Which Peat Moss is Safe for Vermicomposting Bedding?

Peat moss makes excellent bedding for a vermicomposting bin, but how can you tell if a bag of peat moss is safe for your composting worms? Many people new to vermicomposting ask whether they should add peat moss that contains additional ingredients. The bag might say it “feeds” with a chemical fertilizer, such as Miracle-Gro. What does “sphagnum” mean? What about bagged potting mixes? Let’s examine some basics of vermiculture before we respond to these questions. What is Vermicomposting? Vermicomposting is the natural and organic method of disposing of kitchen scraps and garden waste. Order Red Worms or European Night Crawlers from Uncle Jim’s Worm Farm, and keep them in a special worm bin. Feed them every few days. The foods you feed your worms should be, generally speaking, non-citrus fruits and non-acidic vegetables. Do NOT feed them dairy, meats, and anything made with preservatives and chemicals. All fruits and veggies must be cleansed of any oils, dressings, seasonings, and spices. They should be cut up in small pieces. You feed your worms well and, in turn, they will produce prize fertilizer for your gardens, lawns, and shrubs. Please refer to our articles on feeding worms: Top Five Best Foods for Composting Worms and Foods That Can Hurt Composting Worms.

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Five Ways Kids Learn from Composting with Worms

Children and composting worms are a perfect match. Vermicomposting is both fun and educational. Uncle Jim’s Worm Farm is proud to announce its new Children’s Vermicomposting Kit. Made for small hands, this starter kit comes with 100 composting worms and a 2-gallon bin, plus accessories and a book. Already have a vermicomposting bin? Let them help, or get them their own Children’s Vermicomposting Kid. Having their own worms, bin, gardening tools, starter bedding, and instructions helps them take ownership of the project. Here are five ways kids absorb lessons when they compost with worms. Hands-On Learning You do not have to give a lengthy vermicomposting lecture. Kids learn a lot from doing. When setting up a bin, read through the instructions with them. Depending on their maturity, they might be able to set up the worm bin with a little guidance from you. Younger children will need more help.

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Container Gardening Using Vermicompost

When you think of container gardening, you probably think of flowers. Surprise! You can also grow herbs, vegetables, shrubs, and even trees in containers! Basics of Container Gardening Find out the needs of your plant and make sure to give it what it needs. Choose a location that has the right amount of sun for that specific plant. Select a container with drainage holes. Make sure your container provides enough space for the plants’ roots. Some plants, such as parsley and leaf lettuce, can be planted in shallow bowls just six inches deep. At the other end of the spectrum, small trees need a 15-gallon container, which is about 16 inches wide and 16 inches deep. Water as often as needed. Smaller containers will need to be watered more often than larger containers. If you get cold winters, the roots of perennials, trees, and shrubs in containers could freeze and be damaged. You may need to move these containers to a sheltered spot during the coldest season. Use a light soil mix in your containers.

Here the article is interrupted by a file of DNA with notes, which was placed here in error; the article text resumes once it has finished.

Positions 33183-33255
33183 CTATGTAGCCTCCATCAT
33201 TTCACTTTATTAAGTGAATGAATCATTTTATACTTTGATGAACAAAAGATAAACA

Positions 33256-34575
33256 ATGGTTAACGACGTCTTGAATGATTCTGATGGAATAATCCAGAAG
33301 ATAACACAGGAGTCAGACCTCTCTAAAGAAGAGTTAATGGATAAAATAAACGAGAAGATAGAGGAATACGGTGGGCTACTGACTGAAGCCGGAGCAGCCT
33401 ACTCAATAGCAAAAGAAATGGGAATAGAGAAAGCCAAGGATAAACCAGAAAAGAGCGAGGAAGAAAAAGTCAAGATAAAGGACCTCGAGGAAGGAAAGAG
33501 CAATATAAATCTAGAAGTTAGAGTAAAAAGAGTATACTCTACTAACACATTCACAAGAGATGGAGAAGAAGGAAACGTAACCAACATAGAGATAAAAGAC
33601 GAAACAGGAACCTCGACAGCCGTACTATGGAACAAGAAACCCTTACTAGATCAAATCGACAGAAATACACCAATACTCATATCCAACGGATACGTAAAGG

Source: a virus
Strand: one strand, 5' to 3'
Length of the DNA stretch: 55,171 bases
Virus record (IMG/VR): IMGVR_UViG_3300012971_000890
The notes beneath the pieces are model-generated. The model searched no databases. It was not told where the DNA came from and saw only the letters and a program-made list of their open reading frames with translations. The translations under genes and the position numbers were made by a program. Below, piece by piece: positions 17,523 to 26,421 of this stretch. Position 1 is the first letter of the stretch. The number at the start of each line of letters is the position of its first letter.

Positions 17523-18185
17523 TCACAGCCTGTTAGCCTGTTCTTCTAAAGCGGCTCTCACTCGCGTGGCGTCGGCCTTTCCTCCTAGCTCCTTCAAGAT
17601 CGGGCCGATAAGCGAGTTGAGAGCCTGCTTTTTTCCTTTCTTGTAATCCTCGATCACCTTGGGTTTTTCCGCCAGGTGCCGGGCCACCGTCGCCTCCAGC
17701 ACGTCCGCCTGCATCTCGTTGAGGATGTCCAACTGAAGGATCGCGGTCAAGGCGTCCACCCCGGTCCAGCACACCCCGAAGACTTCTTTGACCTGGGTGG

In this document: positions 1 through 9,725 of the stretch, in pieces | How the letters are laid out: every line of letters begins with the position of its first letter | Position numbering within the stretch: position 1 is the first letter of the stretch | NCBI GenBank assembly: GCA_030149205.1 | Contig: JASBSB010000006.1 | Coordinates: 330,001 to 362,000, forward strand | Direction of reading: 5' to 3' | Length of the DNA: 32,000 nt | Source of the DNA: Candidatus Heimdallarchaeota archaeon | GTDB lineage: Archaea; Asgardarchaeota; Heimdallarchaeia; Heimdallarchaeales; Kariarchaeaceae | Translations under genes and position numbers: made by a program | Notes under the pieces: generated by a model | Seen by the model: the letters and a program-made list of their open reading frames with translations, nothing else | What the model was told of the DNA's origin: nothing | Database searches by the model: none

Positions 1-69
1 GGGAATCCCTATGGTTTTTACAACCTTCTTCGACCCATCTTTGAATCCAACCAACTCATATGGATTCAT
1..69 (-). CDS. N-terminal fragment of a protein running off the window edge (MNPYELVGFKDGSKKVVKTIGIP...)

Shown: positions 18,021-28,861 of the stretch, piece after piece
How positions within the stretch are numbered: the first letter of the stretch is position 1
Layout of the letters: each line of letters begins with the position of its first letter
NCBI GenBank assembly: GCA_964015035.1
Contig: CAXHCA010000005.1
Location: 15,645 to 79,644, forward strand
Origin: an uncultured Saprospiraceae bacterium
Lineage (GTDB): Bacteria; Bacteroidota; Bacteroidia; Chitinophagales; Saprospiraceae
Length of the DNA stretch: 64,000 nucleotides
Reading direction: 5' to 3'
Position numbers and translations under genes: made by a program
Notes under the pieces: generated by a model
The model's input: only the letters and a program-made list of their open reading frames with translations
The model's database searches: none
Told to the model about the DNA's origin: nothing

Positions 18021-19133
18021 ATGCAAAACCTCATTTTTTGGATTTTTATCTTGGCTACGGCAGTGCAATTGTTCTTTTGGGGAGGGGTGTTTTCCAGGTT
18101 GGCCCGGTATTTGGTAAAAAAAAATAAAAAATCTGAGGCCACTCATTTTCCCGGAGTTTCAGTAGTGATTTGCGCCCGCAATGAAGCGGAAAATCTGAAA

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Composting Worms and Container Gardening

Container gardening means growing plants in containers instead of a garden bed. Composting worms can play a role in successful container gardening. Growing plants in containers instead of the ground solve many gardening problems. If you’re concerned about your soil, don’t have much space, or want to convert lawn into a garden bed, planting in containers may help. Just like any growing medium, the soil in container gardens will need fertilizer. The easiest and cheapest way is to start a separate bin that uses worms to break down kitchen scraps quickly. This is called “vermicomposting.” Vermicomposting results in worm castings (worm poop) that is more powerful than regular finished compost. This concentrated organic fertilizer is ideal for container gardens. And, once your worm bin is established, the fertilizer is free and self-replenishing. We recommend using a tray-based composting bin for convenience.

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Get Through Tough Times by Composting with Worms

“Waste Not, Want Not” is a wise attitude during tough times. Is money tight? Are resources scarce? Growing your own food provides inexpensive nutrition, under your control. Throwing away kitchen scraps is wasteful. You could use composting worms to turn trash into organic fertilizer. This fertilizer will help plants grow strong, without added chemicals. And, once your worm composting system is set up, the fertilizer is free! Worms come to the rescue when you need “back to basics.” Where to Grow Food Suburban and urban dwellers should have no problem finding a piece of land to grow vegetables and fruit. Even a small plot will make a difference.